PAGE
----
This is page 3 of 4. "Flash" begins here.
Indoors you can often shoot without flash as well.
It generally requires a very high film speed and a large aperture.
You won't be able to capture high speed action indoors. But then, usually indoor photography is more sedentary any way. There is the cutoff point for indoor photography where you will have to add lighting.
There is a thing known as TTL technology. TTL is an acronym for Through The Lens.
That is when your camera actually "sees" directly through the lens to make decisions. This is important because any filters you have on the lens will change the required settings for proper exposure.
Another reason is merely changing your zoom requires different settings. There are more variables than that, but it gives you an idea of why TTL is important.
With TTL technology you will get proper exposure. Your camera will fire the flash at a power according to what it needs for the existing lighting, camera settings and the distance your subject is from your lens. This even includes when you use the manual settings I spoke of earlier.
Only experience will get you to the point of knowing what settings to use. Even then, each time you shoot you will have to take some test shots to make sure you get the exposure you want.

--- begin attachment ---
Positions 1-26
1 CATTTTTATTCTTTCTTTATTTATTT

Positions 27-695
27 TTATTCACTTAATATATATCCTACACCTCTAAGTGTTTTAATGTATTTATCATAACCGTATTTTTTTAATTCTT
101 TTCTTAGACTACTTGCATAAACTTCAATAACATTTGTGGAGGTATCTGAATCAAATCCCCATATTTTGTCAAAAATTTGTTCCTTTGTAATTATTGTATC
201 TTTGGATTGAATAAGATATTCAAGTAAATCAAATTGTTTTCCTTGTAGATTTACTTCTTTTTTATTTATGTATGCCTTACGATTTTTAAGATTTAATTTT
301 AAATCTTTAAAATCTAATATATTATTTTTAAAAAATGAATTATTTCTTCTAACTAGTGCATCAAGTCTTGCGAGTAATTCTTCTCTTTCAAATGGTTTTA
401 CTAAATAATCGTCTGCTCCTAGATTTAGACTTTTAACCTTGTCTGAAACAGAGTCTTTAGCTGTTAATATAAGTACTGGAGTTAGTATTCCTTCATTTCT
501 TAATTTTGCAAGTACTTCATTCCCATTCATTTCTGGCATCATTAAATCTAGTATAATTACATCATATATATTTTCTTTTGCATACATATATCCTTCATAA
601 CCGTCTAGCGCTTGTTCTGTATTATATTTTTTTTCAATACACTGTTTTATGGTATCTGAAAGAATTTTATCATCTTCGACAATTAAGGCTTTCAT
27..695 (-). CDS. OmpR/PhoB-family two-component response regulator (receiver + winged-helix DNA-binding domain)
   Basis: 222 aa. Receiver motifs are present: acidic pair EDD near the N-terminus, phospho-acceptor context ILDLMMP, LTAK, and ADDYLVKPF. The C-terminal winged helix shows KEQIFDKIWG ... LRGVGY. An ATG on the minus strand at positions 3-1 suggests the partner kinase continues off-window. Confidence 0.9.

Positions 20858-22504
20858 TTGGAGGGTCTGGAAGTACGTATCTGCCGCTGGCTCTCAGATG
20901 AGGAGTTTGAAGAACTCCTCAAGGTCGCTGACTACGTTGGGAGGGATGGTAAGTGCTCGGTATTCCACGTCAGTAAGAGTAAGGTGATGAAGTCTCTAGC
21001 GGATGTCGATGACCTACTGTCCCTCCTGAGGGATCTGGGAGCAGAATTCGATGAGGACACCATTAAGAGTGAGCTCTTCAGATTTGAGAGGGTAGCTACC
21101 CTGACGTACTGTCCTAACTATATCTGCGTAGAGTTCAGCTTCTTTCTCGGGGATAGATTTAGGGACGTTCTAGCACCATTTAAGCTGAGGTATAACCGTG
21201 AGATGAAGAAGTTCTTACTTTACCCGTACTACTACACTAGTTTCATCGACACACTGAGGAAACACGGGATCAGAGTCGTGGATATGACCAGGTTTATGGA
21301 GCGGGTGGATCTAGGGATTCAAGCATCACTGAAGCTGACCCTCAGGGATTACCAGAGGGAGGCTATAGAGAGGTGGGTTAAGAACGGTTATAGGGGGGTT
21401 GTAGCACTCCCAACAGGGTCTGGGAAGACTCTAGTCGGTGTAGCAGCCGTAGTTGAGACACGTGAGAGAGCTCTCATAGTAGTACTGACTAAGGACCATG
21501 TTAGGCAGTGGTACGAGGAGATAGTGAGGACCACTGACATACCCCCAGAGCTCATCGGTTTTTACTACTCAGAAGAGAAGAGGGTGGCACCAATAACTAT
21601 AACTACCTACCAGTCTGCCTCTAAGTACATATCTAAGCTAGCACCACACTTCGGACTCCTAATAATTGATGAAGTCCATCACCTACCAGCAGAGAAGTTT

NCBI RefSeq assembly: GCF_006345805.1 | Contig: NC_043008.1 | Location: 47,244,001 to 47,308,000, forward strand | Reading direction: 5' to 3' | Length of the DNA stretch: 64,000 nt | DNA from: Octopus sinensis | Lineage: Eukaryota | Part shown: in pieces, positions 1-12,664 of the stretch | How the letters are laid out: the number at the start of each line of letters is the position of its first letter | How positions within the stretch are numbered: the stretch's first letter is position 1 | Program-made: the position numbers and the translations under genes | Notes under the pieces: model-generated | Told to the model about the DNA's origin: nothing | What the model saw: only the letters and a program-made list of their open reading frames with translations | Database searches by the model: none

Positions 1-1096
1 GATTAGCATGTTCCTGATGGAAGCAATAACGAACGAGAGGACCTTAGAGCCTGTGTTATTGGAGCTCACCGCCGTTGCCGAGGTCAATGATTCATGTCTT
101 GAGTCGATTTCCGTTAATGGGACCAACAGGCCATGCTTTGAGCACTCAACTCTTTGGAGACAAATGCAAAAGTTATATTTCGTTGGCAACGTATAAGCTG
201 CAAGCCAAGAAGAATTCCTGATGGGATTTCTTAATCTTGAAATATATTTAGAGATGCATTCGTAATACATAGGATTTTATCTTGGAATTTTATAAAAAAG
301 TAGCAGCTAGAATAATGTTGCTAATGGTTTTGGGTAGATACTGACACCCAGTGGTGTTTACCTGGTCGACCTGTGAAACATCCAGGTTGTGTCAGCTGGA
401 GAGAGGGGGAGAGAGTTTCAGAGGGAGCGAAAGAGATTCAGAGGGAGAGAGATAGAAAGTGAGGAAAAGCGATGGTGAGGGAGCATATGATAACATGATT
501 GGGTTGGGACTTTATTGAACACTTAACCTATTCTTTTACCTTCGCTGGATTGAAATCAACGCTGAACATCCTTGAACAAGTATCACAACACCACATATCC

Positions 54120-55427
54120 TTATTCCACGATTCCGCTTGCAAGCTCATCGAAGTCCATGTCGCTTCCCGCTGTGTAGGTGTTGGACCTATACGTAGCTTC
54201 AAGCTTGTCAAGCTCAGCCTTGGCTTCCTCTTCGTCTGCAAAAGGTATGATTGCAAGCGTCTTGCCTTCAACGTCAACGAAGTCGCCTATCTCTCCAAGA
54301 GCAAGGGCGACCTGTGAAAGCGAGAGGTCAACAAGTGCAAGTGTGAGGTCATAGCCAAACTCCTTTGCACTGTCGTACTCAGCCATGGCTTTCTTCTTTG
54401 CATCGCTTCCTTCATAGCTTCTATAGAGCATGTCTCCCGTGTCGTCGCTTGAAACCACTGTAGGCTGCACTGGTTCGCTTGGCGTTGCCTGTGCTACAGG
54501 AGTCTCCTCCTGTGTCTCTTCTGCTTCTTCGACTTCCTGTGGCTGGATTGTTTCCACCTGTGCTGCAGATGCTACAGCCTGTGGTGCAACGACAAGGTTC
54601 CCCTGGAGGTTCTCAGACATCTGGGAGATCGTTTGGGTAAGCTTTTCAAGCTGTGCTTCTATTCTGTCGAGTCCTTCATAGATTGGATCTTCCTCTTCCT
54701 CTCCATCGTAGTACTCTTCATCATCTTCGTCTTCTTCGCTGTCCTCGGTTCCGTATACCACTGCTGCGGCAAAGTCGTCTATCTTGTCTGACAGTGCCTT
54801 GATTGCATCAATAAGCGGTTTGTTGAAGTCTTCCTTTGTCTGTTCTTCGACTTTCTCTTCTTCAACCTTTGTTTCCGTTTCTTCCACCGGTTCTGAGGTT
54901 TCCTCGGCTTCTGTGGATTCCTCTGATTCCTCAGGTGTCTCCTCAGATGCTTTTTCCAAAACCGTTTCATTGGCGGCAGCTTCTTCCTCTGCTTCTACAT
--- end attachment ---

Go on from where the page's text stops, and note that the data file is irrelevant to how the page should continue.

O.K. Let’s add flash to your pictures.
Outdoor filler is the most common use for me. When I tell people to use flash outside in the bright sun they look at me like I’m crazy.
Filler flash lights your subject properly as in the above pictures and it softens the shadows on your subject when they are in direct sunlight. In the direct sun there is a substantial amount of contrast.
Yeah, you know what I’m talking about. One side of Aunt Loraine’s face is all white the other side looks like nighttime on Mars. It may seem as though adding lighting to an already over exposed face will only make it worse. But therein lies the magic.
When you add the lighting, the camera automatically compensates; it changes the exposure so the sunny side of her face is more properly exposed as the flash unit brightens up the dark side. The overall change is much more balanced lighting throughout.
Indoors, in the shade and on overcast days there are no harsh shadows to contend with. So I use only ambient lighting in those instances unless it's too dark in the area or the background is very bright.
I have a DSLR. I have a whole, elaborate lighting setup. It looks goofy but it makes a huge difference in my pictures. My units are wireless for versatility.
I've been using some terms that I will explain now.
The next pictures show 1) The built in flash unit. 2) The hot shoe. and 3) The hot shoe mounted units.
Built in unit.
Next is the hot shoe.
Your flash unit mounts to it.
These are my hot shoe mounted units.
My hot shoe mounted units happen to be wireless, thus I have them mounted on a frame rather than on the camera's hot shoe.